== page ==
When contractors ditch paper for digital documentation — particularly when this digital documentation is easy for the field to use — they are eliminating the risk of workers building from outdated blueprints. A digital system allows for one up-to-date record set and gives no room for the miscommunication that happens when different copies of documentation are available on jobsites. As a result, lean teams can complete construction faster.

2. Improve Communication and Collaboration
Construction productivity software improves collaboration by providing increased visibility and streamlines communications. Mobile devices (phones and tablets) are the main form of communication in the field, and technology specifically built for mobile makes it easy to connect labour in the field with each other, and with the office, in real-time. The most up-to-date plans are available and the people you need to connect with, whether that’s a project engineer in the trailer or an electrical sub, are only a button-push away. By reducing communication gaps, more can be done with the workforce you have.

3. Enhance Recruitment and Retention with a Tech-Friendly Culture
It often feels like construction workers can be divided into two major groups; those who embrace technology and those who run from it. Industry veterans typically tend to shy away from new tech solutions. On the other hand, Millennials are eager to jump on the tech bandwagon, and unfortunately are finding construction firms failing to deliver.

If you want recruit an up-and coming-workforce, now is the time to reach out to them and demonstrate they can continue to use latest tech as they learn the construction business. While the departure of Baby Boomers leaves a big gap, many of these older craftsmen didn’t trust the innovative (and powerful) technology being introduced to the field. Incorporating field software can make your company more appealing to younger workers and in turn, empowers your Millennial labour to perform as efficiently as possible on your site.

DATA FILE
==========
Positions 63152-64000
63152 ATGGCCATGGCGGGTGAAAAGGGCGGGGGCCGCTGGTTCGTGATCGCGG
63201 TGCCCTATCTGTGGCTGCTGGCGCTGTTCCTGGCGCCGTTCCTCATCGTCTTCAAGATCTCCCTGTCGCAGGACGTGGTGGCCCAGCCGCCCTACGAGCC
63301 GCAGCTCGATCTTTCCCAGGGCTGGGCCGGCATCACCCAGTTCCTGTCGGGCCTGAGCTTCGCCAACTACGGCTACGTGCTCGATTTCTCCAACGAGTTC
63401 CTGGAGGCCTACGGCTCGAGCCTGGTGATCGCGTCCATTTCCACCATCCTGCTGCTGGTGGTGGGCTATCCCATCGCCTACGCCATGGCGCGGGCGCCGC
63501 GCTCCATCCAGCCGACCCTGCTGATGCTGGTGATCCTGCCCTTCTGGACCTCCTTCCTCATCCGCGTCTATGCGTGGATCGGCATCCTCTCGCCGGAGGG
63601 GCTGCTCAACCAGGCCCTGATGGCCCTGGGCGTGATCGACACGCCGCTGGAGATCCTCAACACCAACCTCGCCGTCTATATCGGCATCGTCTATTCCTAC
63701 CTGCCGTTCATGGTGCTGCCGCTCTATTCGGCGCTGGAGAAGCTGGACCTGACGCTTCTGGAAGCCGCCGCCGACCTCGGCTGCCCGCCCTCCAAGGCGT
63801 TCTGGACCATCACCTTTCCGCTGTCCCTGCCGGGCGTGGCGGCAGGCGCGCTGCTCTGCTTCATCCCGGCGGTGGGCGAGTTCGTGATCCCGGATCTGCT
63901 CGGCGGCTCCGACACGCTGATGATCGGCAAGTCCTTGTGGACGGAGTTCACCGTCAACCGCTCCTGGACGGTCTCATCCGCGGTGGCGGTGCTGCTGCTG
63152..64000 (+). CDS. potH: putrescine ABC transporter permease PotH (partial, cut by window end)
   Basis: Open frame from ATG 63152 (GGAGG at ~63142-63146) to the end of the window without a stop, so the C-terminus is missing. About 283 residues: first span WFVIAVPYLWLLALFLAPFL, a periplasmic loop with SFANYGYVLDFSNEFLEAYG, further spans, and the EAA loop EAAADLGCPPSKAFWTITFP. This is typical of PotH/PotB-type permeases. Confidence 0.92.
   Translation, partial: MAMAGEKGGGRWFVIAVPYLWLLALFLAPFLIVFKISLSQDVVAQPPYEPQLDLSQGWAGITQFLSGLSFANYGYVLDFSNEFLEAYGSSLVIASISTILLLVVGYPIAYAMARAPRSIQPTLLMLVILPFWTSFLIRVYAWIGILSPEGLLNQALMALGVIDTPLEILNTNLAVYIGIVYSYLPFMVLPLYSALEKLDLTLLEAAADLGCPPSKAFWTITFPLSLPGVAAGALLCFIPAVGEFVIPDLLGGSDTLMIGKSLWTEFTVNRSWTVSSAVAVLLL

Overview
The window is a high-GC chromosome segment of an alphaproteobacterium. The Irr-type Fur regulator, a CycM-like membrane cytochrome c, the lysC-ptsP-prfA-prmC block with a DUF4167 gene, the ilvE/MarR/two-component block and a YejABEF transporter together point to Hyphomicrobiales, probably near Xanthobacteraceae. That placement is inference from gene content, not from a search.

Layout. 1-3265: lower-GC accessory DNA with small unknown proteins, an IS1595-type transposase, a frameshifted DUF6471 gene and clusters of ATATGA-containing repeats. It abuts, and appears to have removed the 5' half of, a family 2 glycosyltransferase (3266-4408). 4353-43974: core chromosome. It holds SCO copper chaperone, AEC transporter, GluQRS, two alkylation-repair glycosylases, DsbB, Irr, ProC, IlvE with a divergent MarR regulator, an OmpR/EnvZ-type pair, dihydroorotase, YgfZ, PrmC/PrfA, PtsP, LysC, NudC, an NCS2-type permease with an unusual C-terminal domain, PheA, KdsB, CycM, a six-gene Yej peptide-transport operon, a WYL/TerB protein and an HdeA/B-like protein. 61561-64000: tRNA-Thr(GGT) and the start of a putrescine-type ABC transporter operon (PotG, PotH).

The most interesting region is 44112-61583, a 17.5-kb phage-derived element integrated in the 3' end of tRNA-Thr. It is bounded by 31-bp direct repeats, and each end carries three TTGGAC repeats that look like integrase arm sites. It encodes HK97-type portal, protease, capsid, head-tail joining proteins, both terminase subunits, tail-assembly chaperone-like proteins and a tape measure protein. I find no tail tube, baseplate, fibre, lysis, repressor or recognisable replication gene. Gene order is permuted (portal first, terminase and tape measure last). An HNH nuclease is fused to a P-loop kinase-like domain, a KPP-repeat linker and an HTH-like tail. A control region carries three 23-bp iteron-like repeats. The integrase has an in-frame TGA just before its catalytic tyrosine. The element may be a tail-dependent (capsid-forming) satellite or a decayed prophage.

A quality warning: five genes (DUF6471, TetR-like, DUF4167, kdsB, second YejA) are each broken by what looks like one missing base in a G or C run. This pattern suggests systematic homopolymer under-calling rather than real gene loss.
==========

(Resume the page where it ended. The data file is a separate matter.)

But it’s not all one sided: Millennials are likely to help older employees ease into new tech — and established workers can share their wealth of industry knowledge and experience in return. Overall, adopting new technology in the workforce is a win-win for employees and firms alike.

Empower Leaner Teams with Software

The benefits of construction software are endless. From increasing communication and collaboration, eliminating an inefficient paper trail and even adding to new worker recruitment, Canadian companies can face the skilled labour shortage head-on with the right technology. At the end of the day, it will allow teams to build more with the time and resources they have — working smarter, not harder.

 

Susan McCutcheon is the Canada country manager at PlanGrid, a leader in construction productivity software.